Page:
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Buckeye School District cracking down on in-school vaping   | Local News

ASHTABULA TOWNSHIP — ​ In an effort to be proactive in deterrence of use and the detection of electronic vaping, Buckeye Local School District is installing smart-sensing, electronic vape detection devices into its middle school and high school.

John Radwancky the district’s technical specialist, said devices will be in several student restrooms throughout Braden Middle School and Edgewood High School.

Buckeye had 18 juvenile vaping violations at Edgewood and 10 at Braden during the 2018-19 school year. A dozen Edgewood students were cited by a school resource officer and 10 students at Braden were cited.

According to the U.S. Food and Drug Administration, more than 20 percent of high school students use e-cigarettes.

Six people in the U.S. have died from lung disease related to vaping, and there have been more than 450 possible cases of lung illness related to the practice, according to the FDA.

Earlier this week, President Donald Trump’s administration moved to ban flavored e-cigarettes, which are popular with young people.

So far this year, Edgewood has had only one tobacco violation and none have been reported at Braden, according to school officials.

Buckeye is committed to this initiative by implementing a three-pronged approach: policy, prevention and education, Superintendent Patrick Colucci said.

Administrators are reviewing current policies on tobacco use and are looking to update those policies to include electronic vaping, he said.

“The installation of the detection devices aims to discourage and prevent vaping incidents that typically would occur in the student restrooms,” Radwancky said. “The administration is also working closely with school nurses to help educate students on the harmful effects electronic vaping can have on them.”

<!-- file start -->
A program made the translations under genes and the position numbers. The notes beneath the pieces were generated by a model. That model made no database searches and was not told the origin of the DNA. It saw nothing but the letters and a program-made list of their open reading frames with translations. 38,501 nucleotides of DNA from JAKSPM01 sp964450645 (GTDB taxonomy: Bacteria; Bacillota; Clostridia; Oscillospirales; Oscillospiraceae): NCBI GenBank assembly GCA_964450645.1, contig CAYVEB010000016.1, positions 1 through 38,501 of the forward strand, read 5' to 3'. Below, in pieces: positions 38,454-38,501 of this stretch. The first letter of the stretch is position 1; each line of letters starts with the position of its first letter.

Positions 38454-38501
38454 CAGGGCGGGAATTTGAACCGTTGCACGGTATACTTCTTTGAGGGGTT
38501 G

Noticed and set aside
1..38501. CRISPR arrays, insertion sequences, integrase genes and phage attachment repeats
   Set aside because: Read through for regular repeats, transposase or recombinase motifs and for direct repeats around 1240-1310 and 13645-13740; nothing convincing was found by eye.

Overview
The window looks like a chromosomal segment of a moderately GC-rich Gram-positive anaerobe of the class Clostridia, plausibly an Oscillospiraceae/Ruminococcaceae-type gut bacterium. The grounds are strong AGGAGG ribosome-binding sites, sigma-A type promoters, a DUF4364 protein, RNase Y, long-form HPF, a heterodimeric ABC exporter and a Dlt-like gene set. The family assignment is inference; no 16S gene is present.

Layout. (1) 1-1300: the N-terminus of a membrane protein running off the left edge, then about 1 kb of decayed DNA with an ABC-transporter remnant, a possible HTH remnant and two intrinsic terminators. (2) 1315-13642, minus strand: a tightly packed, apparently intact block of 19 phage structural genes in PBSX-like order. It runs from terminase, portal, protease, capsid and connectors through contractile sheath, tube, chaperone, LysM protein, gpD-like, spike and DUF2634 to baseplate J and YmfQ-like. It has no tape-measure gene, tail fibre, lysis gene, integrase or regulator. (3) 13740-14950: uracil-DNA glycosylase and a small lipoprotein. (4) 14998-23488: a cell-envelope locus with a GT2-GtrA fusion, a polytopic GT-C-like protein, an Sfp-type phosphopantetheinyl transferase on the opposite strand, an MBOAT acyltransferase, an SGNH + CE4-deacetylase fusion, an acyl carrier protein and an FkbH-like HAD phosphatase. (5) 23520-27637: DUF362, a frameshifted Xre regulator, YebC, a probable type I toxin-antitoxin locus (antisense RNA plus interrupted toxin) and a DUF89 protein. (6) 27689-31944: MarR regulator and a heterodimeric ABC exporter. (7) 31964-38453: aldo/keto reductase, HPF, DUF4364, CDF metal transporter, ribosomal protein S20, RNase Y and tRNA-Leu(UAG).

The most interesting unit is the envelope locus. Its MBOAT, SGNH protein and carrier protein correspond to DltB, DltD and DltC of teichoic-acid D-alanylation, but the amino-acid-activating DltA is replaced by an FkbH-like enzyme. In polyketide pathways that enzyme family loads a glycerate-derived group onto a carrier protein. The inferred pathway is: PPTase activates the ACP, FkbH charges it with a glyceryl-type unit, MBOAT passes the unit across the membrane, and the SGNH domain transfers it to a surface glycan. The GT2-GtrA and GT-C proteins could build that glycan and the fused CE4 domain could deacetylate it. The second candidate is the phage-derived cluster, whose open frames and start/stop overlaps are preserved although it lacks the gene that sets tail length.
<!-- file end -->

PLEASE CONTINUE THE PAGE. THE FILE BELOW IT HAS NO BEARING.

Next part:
Colucci said the action came about after the ​steady increase in news stories about the harmful, and sometimes fatal, effects electronic vaping devices can have on users. ​

“Though we are here to educate, our primary responsibility will always be the safety of our students,” he said. “With these new smart-sensing devices, Buckeye Local Schools is adding another layer in our safety and security plan. We are proud to be one of the first school districts in Ashtabula County to position these devices into our buildings.”

The units not only detect the chemicals commonly found in electronic vaping devices, but also can detect THC, monitor air quality, sound frequency (detection of aggressive behavior), and chemical detection (carbon dioxide, monoxide). The smart-sensing units have the capability to send email or text alerts to designated personnel for quick response to alarm notifications.

At A-Tech in Jefferson, Principal Paul Brockett said school officials also are concerned about the health implications of vaping.

“We put a vaping detector in [one of the bathrooms] to test it out,” he said. “We got a mobile one so we can move it around.”

Ashtabula Area City School officials are working on a pilot program to install vaping detectors in several Lakeside High School restrooms, said Mark Astorino, district treasurer.

“If the detectors function properly and are effective, we will expand to other areas of the high school building, as well as the junior high school,” he said.

Ashtabula Superintendent Mark Potts said they are relatively new devices so the district is checking into what would work best for them.

“There have been a few vaping violations, but we know it is widespread — if not epidemic — nationwide with teenagers,” he said. “We will be proactive in keeping our students as safe and healthy as they can be.”


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